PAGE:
Sunday, September 4, 2011


I recently received an email with the following video attached along with the text in italics below....

This is almost unbelievable. See how all of the balls wind up in catcher cones.

This incredible machine was built as a collaborative effort between the Robert M. Trammell Music Conservatory and the Sharon Wick School of Engineering at the University of Iowa . Amazingly, 97% of the machine's components came from John Deere Industries and Irrigation Equipment of Bancroft , Iowa . Yes, farm equipment!

It took the team a combined 13,029 hours (6.26 years) of set-up, alignment, calibration, and tuning before filming this video but as you can see, it was WELL worth the effort.

It is now on display in the Matthew Gerhard Alumni Hall at the University and is already slated to be donated to the Smithsonian.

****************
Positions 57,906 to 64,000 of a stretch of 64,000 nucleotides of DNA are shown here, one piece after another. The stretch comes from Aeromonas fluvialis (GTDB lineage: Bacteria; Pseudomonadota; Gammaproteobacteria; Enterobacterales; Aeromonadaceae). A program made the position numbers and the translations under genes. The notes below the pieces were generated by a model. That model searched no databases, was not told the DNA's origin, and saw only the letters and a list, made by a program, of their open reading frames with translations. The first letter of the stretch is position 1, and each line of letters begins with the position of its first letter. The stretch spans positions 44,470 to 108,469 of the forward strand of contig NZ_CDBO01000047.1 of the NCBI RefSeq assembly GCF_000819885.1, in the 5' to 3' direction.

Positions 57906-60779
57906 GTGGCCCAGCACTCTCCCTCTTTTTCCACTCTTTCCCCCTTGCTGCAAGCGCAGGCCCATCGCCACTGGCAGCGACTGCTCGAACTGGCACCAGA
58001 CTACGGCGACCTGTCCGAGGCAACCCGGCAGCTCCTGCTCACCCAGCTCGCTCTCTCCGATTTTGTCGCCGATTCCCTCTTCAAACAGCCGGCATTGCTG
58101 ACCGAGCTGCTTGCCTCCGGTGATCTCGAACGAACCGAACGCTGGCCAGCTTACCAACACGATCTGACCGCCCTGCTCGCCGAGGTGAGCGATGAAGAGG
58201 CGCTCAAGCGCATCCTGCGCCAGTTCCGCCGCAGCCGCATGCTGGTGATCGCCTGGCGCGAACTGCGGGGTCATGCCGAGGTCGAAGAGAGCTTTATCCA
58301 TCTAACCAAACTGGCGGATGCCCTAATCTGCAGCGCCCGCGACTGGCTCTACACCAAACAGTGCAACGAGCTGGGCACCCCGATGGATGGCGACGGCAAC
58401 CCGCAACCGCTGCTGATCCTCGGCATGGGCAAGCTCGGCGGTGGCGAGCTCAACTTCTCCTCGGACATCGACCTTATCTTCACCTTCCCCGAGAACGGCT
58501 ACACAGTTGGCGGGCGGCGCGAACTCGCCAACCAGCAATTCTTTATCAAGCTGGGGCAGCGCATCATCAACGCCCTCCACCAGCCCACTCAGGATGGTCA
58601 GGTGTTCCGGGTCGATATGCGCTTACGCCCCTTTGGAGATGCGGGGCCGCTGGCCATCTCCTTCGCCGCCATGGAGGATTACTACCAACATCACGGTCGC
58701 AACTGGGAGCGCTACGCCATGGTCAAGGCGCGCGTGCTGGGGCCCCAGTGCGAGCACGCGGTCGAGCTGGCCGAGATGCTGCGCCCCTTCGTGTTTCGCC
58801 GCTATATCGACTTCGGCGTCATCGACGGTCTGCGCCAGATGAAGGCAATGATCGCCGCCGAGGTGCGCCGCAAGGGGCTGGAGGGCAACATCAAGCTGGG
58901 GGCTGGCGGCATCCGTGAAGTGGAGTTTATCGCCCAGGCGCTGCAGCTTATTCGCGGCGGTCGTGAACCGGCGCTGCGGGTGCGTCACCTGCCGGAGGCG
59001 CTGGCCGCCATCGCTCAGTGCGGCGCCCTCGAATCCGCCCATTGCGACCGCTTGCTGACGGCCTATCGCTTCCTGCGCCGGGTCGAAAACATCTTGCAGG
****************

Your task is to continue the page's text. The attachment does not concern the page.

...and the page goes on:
The thought that such a machine could actually be built is an intriguing one.  However, having read a bit about chaos theory in the fascinating book by James Gleick, Chaos: Making a New Science, I questioned the feasibility of launching thousands of balls with enough precision to form the soundtrack and land in the collector cones every time.  I undertook in-depth research (okay, a quick google search) and found that the email story is a hoax

The video is still remarkable, and kudos to the folks at Animusic who put it together.  Stuff like this makes me feel so fortunate that there are amazing, creative, artistic souls in the world that share the product of their inspiration with the rest of us.


  1. Wow. Not just the video, but the background. That's dedication and devotion.

  2. I know... even though the machine wasn't actually built in real life, the attention to detail and effort for the animation is impressive.

  3. Wow, stuff like this (devotion etc) inspires me. Truly we can do whatever we set out to accomplish and this makes it that much more of a reality.

  4. Botut - You are right - these sorts of things should serve as inspiration to the rest of us!